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Why Pathfinder 2e?

Gwenevere Rothwell

Mar 10, 2023

Many of you might be wondering “Why Pathfinder 2nd Edition?” or “What does Pathfinder 2nd Edition have to offer?” “What makes it stand out from other systems.” Pathfinder 2nd Edition is a very accessible and modern system...

Image by Kiwihug

Many of you might be wondering “Why Pathfinder 2nd Edition?” or “What does Pathfinder 2nd Edition have to offer?” “What makes it stand out from other systems.” Pathfinder 2nd Edition is a very accessible and modern system. It serves as a middle ground between the calculation-filled world of Dungeons & Dragons 3.5 Edition or Pathfinder 1st Edition, but gives far more meat for both players and GMs to chew on compared to Dungeons & Dragons 5th Edition.

The Math

I won’t lie to you and say that Pathfinder 2nd Edition’s math is super simple, because at the end of the day that is subjective. It does not use a be all end all super easy to understand term like “Advantage” or “Disadvantage” to make combat modifiers easy either. With all that being said, the formula that you’ll be working with 99.9999% of the time is: class level + proficiency bonus + ability modifier + item modifier + miscellaneous bonuses. Let’s break that down.

Your class level is, well, your class level. It is how experienced and developed your character is in the class that you’ve selected. This number isn’t cut in half, it isn’t some weird calculation based on level, it is just straight up your level. You also don’t need to worry about your Character Level and Class Level differing. They’re one and the same in this edition.

As you progress through the game and level up you will get access to certain proficiency bonuses. These are Untrained (+0), Trained (level + 2), Expert (level + 4), Master (level + 6), and Legendary (level + 8). If you are untrained in something, then you do not add your level, but certain feats can allow you to add an incremental bonus based on your level to untrained skills.

Ability Modifiers work the same they do in any other Dungeons & Dragons-like game and is based off of your ability score. Below are the equivalences.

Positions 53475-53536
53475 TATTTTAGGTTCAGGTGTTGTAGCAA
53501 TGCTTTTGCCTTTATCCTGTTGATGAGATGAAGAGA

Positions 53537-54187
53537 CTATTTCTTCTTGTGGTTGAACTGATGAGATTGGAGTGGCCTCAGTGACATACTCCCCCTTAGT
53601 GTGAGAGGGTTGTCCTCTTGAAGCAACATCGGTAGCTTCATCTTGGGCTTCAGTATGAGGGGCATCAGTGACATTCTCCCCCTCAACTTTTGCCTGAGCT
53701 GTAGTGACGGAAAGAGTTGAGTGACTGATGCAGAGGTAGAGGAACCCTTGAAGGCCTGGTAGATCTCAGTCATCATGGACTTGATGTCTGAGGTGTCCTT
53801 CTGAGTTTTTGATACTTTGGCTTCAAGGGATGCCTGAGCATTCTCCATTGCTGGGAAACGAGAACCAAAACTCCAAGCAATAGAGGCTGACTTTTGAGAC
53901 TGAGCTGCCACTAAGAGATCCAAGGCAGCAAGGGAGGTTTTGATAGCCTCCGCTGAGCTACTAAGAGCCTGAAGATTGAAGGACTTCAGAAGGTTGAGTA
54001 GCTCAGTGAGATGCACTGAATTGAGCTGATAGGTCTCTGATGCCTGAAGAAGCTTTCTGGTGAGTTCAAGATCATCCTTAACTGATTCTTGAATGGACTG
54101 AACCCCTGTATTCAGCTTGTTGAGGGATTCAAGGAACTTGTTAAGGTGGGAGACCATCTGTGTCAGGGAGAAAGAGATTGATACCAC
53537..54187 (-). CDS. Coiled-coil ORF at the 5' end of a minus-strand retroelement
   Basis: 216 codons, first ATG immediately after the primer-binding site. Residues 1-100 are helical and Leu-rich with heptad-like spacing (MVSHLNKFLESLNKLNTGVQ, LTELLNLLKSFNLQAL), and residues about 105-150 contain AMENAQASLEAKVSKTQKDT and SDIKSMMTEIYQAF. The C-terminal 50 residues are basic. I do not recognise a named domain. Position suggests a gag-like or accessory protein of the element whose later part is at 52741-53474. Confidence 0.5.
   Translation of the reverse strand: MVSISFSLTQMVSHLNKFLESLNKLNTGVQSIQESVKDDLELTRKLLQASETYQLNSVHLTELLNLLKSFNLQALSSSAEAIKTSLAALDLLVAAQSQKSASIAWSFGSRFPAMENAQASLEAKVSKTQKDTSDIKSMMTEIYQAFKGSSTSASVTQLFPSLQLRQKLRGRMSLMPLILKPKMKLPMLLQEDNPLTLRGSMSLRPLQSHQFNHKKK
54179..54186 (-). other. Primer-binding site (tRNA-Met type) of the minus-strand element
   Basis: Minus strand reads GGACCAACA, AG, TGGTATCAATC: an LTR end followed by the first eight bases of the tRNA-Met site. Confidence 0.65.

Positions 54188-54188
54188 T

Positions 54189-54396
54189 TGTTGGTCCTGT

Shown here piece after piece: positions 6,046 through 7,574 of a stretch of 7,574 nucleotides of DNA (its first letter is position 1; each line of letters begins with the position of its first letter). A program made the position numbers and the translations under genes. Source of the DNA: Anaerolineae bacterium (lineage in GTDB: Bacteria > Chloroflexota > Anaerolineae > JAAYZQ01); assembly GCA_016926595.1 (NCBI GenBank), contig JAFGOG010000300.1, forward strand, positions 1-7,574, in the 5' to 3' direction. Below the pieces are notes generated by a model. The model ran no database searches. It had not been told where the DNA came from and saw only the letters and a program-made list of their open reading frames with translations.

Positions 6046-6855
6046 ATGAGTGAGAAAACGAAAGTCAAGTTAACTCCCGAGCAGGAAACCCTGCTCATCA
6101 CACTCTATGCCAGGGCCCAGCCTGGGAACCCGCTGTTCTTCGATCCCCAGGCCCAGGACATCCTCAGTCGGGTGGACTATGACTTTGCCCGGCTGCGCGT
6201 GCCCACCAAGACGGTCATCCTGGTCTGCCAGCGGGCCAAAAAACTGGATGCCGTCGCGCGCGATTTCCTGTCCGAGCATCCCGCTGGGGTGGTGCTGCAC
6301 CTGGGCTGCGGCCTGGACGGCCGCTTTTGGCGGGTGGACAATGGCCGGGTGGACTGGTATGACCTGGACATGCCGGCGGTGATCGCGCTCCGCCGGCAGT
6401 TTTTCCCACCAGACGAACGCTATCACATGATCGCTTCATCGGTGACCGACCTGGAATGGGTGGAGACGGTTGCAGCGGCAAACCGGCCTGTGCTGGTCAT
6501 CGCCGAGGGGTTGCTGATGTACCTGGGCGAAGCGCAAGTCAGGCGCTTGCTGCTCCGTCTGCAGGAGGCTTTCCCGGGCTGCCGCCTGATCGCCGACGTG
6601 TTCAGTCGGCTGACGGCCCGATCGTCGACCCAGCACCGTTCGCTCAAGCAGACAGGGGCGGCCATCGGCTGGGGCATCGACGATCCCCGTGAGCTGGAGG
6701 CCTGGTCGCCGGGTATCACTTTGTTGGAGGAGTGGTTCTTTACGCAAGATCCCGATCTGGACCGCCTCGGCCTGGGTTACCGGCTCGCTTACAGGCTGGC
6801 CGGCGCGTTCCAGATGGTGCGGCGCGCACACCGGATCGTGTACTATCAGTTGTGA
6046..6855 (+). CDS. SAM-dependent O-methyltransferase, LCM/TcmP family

• 8-9: -1

  • 10-11: +0

  • 12-13: +1

  • 14-15: +2

  • 16-17: +3

  • 18-19: +4

  • 20-21: +5

  • 22-23: +6

  • 24-25: +7

  • And so on.

Item modifiers most often come from weapons, armour, and other items, as the name implies. A common way to get this bonus is through Pathfinder 2nd Edition’s Rune System which is a far simpler version of Pathfinder 1st Edition’s (and D&D 3.5’s) Magic Weapon and Armour system. Runes provide a weapon with up to a +3 item bonus to attack rolls, a +3d6 item bonus to damage rolls, and Property Runes provide various other effects. Armour can benefit from this as well, gaining up to a +3 item bonus to AC, +3 item bonus to all saves, and like armour, various other effects depending on the kind of Property Runes you put on your armour.

Lastly, miscellaneous bonuses are anything else and usually these are bonuses or negatives that provide a +/ - (plus or minus) 1 to a stat. Sometimes this can be as high as +/- 2, and rarely will you see numbers higher than that. This is where I feel combat really shines because with proper teamwork and strategy, you can widdle away an opponent’s AC or boost your own ability to hit them to the point where instead of needing to roll a 14 on the d20, you just have to roll a 10. You can find more info on these modifiers here.

The Action Economy

Some of you who are new to TTRPGs might be wondering what an Action Economy is. Well, most TTRPGs run on a turn based system. An action economy is the number of actions you can perform within a turn. Some TTRPGs have one action, some have two, most D&D style games have specific actions which are the famous Standard Action, Move Action, Swift Action, and Free Action. This is the way the original Pathfinder ran things as well as 3.5 and 5e D&D. Pathfinder 2nd Edition on the other hand uses three general actions, free actions, and a reaction. What can you do with these general actions? Anything that requires any sort of time to do. 

General Actions are the most used action in the game. Most abilities will have a special symbol beside them to indicate how many actions they require to perform. For example, casting most spells takes two actions, so because our action economy is composed of three actions, we can only cast these types of spells once per turn. If an ability takes one action to use, then you can use it three times in a round unless stated otherwise. So, you could attack three times, move three times, do a combination of the two, perform other actions, etc.